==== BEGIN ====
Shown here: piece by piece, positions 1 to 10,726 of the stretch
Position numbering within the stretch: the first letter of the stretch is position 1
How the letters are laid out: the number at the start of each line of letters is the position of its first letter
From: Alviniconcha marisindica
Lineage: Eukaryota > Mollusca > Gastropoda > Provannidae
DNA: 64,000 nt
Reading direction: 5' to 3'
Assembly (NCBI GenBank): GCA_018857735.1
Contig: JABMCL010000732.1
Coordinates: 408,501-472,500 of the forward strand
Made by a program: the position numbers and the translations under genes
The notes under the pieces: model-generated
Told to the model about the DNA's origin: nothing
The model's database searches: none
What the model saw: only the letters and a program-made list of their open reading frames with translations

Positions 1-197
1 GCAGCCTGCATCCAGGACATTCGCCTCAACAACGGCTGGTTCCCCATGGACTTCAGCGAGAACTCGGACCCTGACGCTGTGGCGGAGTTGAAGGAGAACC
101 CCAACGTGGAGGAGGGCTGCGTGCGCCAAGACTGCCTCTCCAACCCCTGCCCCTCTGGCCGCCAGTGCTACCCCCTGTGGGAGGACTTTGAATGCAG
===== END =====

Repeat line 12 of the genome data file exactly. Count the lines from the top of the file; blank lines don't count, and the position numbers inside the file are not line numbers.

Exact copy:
The notes under the pieces: model-generated